County willing to work with Brownville on law enforcement moving forward

Share or Comment

DOVER-FOXCROFT — The morning after Brownville residents voted to defund the community’s police department after the end of March — at town meeting citizens amended the proposed $167,620 budget line item to $35,767 or the estimated cost for the first three months of the year — county officials discussed the future of law enforcement services in eastern Piscataquis County during a March 21 commissioners’ meeting.
With the vote, Brownville will be relying on the Piscataquis County Sheriff’s Office for policing as the part of the agency’s existing coverage for the region starting on April 1.
Sheriff John Goggin said his agency is currently short staffed but two officers are enrolled in the Maine Criminal Justice Academy in Vassalboro and area scheduled to graduate in two months. “It’s going to be a juggling act for us until we get a full complement of people back on the road,” he said.
One of the academy graduates will be assigned to eastern Piscataquis County to patrol Brownville and Milo and the surrounding area. The second will be based in the Greenville-area.
Goggin said he hopes Brownville officials consider a contract with the sheriff’s office, to fund some more patrols in the community. “I think we can do the job, I don’t think there’s any problem with that,” he said, saying Brownville does not have the call volume of some other Piscataquis County towns. “It is just going to take resources to be there at the right time.”
“There is a lot of unknowns right now, what I do know is April 1 or maybe sooner the sheriff’s department is going to own Brownville police,” Goggin said.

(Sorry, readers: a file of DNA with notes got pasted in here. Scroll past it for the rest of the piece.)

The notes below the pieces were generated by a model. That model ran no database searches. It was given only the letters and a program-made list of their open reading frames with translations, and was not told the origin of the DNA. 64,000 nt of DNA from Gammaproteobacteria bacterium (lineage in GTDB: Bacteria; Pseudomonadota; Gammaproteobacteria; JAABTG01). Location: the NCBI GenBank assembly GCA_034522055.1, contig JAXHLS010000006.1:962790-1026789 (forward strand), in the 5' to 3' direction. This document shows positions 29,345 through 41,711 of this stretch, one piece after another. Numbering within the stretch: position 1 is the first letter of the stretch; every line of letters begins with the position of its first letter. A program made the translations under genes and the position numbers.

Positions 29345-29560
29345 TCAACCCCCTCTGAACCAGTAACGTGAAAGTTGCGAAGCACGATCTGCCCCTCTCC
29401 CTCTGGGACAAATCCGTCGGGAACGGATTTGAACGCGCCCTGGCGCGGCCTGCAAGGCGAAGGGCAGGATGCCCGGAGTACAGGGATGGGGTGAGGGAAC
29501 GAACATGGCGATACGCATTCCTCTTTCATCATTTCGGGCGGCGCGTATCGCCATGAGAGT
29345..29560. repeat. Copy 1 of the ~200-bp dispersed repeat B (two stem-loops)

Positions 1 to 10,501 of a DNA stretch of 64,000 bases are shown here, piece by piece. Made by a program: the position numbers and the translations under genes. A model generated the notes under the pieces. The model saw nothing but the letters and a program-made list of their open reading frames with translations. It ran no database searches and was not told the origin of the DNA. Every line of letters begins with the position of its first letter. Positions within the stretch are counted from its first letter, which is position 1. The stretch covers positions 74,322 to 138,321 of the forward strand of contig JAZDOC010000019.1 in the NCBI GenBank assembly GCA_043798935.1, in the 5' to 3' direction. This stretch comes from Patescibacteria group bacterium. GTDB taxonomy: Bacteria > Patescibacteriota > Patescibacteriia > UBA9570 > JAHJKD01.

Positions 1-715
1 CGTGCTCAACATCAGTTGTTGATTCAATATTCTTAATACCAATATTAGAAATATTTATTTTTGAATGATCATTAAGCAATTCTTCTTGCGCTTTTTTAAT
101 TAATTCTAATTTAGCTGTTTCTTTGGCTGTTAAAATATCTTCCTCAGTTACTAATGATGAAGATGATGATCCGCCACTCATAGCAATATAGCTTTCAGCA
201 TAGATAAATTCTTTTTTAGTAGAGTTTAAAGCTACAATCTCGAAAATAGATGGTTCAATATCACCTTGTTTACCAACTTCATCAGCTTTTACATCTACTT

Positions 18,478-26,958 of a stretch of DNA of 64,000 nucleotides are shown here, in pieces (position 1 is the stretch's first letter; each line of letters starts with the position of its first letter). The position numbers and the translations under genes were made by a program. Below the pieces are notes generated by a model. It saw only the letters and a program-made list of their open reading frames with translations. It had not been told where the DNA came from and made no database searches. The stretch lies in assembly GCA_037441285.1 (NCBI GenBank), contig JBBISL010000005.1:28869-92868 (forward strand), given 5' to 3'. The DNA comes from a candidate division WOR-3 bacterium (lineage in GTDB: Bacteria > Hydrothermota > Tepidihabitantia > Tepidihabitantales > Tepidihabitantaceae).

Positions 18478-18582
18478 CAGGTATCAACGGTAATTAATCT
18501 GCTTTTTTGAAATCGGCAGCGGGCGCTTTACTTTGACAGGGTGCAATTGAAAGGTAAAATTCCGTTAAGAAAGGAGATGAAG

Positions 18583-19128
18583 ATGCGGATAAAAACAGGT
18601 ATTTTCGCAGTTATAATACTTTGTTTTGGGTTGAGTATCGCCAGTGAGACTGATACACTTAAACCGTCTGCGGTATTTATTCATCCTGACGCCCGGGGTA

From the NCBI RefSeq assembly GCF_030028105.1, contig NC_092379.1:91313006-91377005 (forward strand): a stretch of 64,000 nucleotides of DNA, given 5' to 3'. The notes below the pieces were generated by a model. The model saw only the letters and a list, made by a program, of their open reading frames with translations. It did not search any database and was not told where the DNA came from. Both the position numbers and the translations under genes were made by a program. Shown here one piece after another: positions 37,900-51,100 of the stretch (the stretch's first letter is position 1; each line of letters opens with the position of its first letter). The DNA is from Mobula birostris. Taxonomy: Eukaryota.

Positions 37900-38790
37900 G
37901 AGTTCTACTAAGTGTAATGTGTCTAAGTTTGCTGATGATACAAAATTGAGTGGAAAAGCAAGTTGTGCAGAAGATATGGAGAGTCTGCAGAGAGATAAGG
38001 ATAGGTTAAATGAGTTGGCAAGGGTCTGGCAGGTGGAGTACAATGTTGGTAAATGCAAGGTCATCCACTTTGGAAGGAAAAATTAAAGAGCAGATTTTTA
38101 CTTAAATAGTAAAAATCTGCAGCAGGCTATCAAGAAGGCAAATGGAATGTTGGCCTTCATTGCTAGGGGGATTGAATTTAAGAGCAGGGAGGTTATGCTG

County Manager Tom Lizotte said a vote to defund the police department does not dissolve the agency, this action would need to be done by another vote such as at a special town meeting. He said Brownville officials still need to address the community’s mutual aid agreement with Milo, the contact of Chief Seth Burnes and other matters.
“I think what they are going to do now is plan on the sheriff’s patrol like any community in the county,” Lizotte said.
The county manager, who attended the annual meeting to answer questions and said he was not there to persuade voters either way, said Brownville residents seemed pleased by the impending addition of a county officer. “They fully understand that deputy is not going to be dedicated eight hours a day to Brownville but to the region,” he said.
“How many hours do you need, this gives us an opportunity to judge that,” Lizotte said. “The pledge we have made to that community is we are always willing to open a conversation with their selectmen and see what their needs are.”’
“I think the key to the whole thing is making those people happy in response time,” Goggin said.
“Clearly the people there were will aware the response time would be different than what they have now,” Lizotte said.
He said representatives from communities around the region with their own police departments have been meeting with county officials as part of a law enforcement task force as the various agencies are all coping with issues such as manpower shortages and budgets. “We need to think about doing things a little differently than in the past,” Lizotte said.
In other business, Lizotte said he spoke with Rep. Norm Higgins (R-Dover-Foxcroft) the evening before as Higgins stopped by annual town meetings in both Brownville and Atkinson.
Higgins told the county manager that for the time being Atkinson is focusing on withdrawing from SAD 41 and looking to join RSU 68/Foxcroft Academy. “The actual deorganization may be put on hold until next year after the school district is resolved,” Lizotte said.
He said a bill for Atkinson’s deorganization will likely not be submitted this year.

Share or Comment

Get the Rest of the Story

Thank you for reading your 4 free articles this month. To continue reading, and support local, rural journalism, please subscribe.